Since April 2002, FDNY conducted numerous inspections at 130 Liberty St. that included surveillance inspections, inspections in response to complaints from the site–including complaints about the standpipe–and a comprehensive inspection of the building on March 22, 2005. That inspection included a review of all floors, basements, and building systems, including the standpipe, which was determined, based upon that visual inspection, to be in service at that time.

In addition to inspections, the Fire Prevention Code requires that owners of occupied buildings conduct a hydrostatic test of standpipes once every five years, a process that involves fully charging the system with water and utilizing pressure gauges to confirm its suitability for FDNY operations. The last hydrostatic test of the 130 Liberty St. standpipe and sprinkler systems on record was conducted on Nov. 12 and 13, 1996, when both systems were deemed satisfactory. The next hydrostatic test was scheduled for November 2001, two months after the Sept. 11 terrorist attacks. That test did not occur due to the condition of the building. However, the Fire Department does not require hydrostatic testing for buildings undergoing demolition, such as 130 Liberty St., according to the release.

The Department of Buildings issues permits for building demolitions, including for 130 Liberty St. In a standard deconstruction, a permit is issued to take down an entire building, but in this case, the demolition and abatement operations were going on simultaneously. To ensure the safety of those conducting abatement work, the demolition plan required a four-floor buffer between demolition activity and abatement activity occurring on lower floors. DOB issued permits for the floors to be deconstructed and, due to the complexity of the operation, assigned four rotating full-time building inspectors to the Lower Manhattan Construction Command Center.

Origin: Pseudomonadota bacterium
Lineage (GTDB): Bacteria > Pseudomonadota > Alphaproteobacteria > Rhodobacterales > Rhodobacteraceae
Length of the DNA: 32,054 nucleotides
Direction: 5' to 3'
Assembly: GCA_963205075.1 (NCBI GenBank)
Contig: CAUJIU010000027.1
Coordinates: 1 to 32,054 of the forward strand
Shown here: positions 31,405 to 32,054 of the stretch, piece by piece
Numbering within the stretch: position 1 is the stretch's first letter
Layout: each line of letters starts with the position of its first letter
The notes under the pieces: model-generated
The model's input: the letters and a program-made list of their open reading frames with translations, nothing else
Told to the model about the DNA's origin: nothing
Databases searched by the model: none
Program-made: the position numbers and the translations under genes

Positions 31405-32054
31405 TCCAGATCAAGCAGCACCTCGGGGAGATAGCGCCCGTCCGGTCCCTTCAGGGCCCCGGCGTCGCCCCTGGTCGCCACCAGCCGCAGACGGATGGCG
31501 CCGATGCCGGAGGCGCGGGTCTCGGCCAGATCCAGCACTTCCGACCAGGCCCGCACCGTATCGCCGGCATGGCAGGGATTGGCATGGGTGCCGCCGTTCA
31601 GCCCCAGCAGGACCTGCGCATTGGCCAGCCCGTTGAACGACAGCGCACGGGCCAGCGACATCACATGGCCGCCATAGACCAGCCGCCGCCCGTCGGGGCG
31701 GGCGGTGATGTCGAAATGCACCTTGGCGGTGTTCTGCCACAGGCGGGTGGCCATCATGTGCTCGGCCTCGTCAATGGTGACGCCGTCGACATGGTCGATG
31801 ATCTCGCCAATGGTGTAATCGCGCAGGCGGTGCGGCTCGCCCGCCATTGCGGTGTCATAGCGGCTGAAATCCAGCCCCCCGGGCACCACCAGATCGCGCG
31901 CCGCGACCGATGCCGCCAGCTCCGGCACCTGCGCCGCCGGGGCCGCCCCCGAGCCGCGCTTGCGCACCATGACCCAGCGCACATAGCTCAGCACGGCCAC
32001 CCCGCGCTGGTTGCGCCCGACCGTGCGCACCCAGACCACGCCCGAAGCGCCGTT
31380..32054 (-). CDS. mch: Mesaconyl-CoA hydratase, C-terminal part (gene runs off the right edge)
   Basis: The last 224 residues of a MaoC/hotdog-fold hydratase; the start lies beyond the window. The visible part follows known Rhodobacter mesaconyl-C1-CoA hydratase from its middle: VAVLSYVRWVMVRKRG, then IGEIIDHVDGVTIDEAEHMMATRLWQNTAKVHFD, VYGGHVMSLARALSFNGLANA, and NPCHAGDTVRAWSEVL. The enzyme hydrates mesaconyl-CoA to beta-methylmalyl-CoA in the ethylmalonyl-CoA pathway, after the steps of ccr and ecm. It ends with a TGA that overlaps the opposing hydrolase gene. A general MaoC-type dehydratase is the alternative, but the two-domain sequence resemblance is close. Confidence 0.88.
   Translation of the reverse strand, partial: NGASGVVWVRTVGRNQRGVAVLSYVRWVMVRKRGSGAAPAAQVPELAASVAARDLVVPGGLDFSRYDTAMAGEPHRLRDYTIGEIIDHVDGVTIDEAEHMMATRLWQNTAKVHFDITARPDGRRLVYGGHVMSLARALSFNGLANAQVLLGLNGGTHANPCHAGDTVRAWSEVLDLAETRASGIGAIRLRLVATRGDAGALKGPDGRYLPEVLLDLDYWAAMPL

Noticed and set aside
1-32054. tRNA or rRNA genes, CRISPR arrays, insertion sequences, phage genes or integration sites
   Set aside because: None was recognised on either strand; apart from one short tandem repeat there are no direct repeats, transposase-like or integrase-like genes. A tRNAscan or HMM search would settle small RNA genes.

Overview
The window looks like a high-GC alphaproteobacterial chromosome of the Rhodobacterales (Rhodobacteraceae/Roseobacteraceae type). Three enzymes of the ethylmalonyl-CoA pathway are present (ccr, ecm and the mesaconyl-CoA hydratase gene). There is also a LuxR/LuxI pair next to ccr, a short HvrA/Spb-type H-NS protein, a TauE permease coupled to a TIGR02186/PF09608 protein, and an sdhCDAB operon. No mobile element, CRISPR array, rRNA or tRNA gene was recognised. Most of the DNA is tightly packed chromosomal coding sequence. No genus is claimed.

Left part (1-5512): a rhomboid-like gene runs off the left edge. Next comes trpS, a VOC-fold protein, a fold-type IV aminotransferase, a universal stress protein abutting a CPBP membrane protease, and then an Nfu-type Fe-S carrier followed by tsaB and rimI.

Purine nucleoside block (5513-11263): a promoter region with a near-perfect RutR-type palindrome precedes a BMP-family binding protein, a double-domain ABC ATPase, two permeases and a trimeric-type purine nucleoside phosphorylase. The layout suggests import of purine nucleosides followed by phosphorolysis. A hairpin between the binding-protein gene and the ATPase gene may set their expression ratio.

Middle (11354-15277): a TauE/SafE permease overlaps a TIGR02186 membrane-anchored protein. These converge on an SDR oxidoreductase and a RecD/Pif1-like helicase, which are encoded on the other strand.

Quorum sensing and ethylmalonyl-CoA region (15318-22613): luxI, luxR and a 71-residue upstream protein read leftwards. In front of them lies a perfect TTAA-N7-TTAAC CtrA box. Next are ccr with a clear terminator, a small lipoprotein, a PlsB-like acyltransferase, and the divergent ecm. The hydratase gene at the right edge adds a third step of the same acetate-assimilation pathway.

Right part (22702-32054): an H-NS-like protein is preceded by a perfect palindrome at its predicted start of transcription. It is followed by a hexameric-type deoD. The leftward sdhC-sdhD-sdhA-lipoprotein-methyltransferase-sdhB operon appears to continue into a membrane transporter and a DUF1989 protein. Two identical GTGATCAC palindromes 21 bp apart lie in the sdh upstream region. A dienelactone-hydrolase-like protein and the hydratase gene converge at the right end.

As part of the Site Safety Plan approved by the Buildings Department, a licensed site safety manager performs periodic and daily functions as dictated by Appendix A in the Building Code. These functions include conducting visual inspections of standpipes and valves to ensure they are connected to a water source and a siamese connection.

Daily inspections of the floors under deconstruction began on March 19, 2007. The most recent inspection prior to the fire occurred Friday, Aug. 17, 2007. This inspection confirmed that the standpipe was capped on the floor below deconstruction in accordance with the Building Code and that there was no indication of a problem with the standpipe on the floors that were inspected. Since March 2007, DOB has conducted more than 60 inspections of the deconstruction floors of the Deutsche Bank building. During that time, DOB issued six separate Stop Work Orders and 19 violations for conditions such as failure to safeguard public and property and failure to carry out demolition operations in a safe manner.

According to the release, the records of FDNY and DOB inspections show that both agencies conducted numerous inspections of various aspects and portions of the standpipe system at 130 Liberty St. However, it is clear that these inspections did not reveal that the standpipe was not operational as of the outbreak of the fire on Aug. 18. Determining when and precisely how the standpipe became non-operational are among the key questions that the fire marshal’s investigation seeks to answer.